People and pundits have had their initial say about the Cell processor and infrastructure.
However, one angle hasn’t been explored, and it may prove to be the decisive one in the years ahead.
The question is, “Will the Cell world be an open one like the PC world, or closed like the Mac world. Maybe more to the point, will it be open like VHS video was, with many manufacturers, or closed like (Sony’s) Betamax was?”
In other words, if you want Cell technology a year or two from now, will there be a PS3-compatible world out there, or will there just be a PS3?
Moving a bit further up the food chain, will companies like Asus be building IBM Cell-compatible workstation motherboards, or will there be just IBM Cell workstations?
IBM, overall, has some powerful reasons to make it open. Sony and Toshiba will probably make most or all of their own Cells, with IBM being left with everything else. Unless they have “Empire Strikes Back” delusions of grandeur in the PC world (and selling their PC business indicates that they don’t), they’ll want to make and sell Cells to anyone and everyone who wants to build systems around it.
Sony, on the other hand, has run a closed environment with its Playstations. There are no Playstation2-compatible consoles out there.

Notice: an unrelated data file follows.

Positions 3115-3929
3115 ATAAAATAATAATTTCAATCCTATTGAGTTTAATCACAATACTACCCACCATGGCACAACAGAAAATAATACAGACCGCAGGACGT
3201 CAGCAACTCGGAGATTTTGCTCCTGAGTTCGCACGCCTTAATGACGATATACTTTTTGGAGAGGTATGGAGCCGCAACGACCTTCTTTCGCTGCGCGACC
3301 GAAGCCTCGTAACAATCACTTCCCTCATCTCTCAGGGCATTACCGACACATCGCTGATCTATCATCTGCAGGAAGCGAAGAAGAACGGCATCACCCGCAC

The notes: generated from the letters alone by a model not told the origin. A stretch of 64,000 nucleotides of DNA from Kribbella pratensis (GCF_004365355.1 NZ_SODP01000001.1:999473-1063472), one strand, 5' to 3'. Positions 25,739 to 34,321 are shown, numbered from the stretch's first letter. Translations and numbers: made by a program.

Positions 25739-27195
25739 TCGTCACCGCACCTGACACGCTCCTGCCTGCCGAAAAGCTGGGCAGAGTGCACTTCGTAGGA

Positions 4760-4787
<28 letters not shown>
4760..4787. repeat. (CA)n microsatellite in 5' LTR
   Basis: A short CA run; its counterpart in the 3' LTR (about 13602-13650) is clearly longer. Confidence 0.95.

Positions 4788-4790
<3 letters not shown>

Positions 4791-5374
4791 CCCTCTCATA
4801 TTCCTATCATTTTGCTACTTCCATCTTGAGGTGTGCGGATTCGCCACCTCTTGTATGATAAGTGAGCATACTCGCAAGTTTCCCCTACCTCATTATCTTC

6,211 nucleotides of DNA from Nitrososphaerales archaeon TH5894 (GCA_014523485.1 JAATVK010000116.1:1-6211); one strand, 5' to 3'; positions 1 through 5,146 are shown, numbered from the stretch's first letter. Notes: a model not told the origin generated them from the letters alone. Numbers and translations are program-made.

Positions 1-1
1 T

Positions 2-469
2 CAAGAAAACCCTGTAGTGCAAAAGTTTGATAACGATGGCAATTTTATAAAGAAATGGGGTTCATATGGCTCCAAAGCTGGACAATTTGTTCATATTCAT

If the PS3 world consists of just the PS3, or the IBM Cell, take it or leave it, that will hand the PC world a huge advantage. It will be Betamax vs. VHS, IBM vs. Apple all over again.
Just to use the overclocker’s niche as an example: what do you think is more likely to yield overclockable platforms: a world where a lot of companies make products, or a world where just one makes the product?
Some might say, “How about iPod vs. other MP3 players?” Maybe, but who is more likely to come up with innovative products: one company or an army of them?
That’s not necessarily an obvious answer in the hallways of corporate execdom. Current PC mainstay companies will be in a damned-if-we-do, damned-if-we-don’t position. Build a great PC console, and you cannibalize your more profitable PC sales. Shy away from it, and somebody else will cannibalize your more profitable PC sales.
IBM ought to be well aware of this, after all, that’s how they lost the PC industry back in the eighties. Sony ought to also, after all, that’s how they lost the video recorder industry.
Have they learned?
We have long predicted that the PC world would eventually split into a small workstation-like niche, and consumer-electronics computers for everyone else. We think developments like Cell are the beginnings of that big change.
But it could be a false or premature start if the Cell world is more proprietary than open.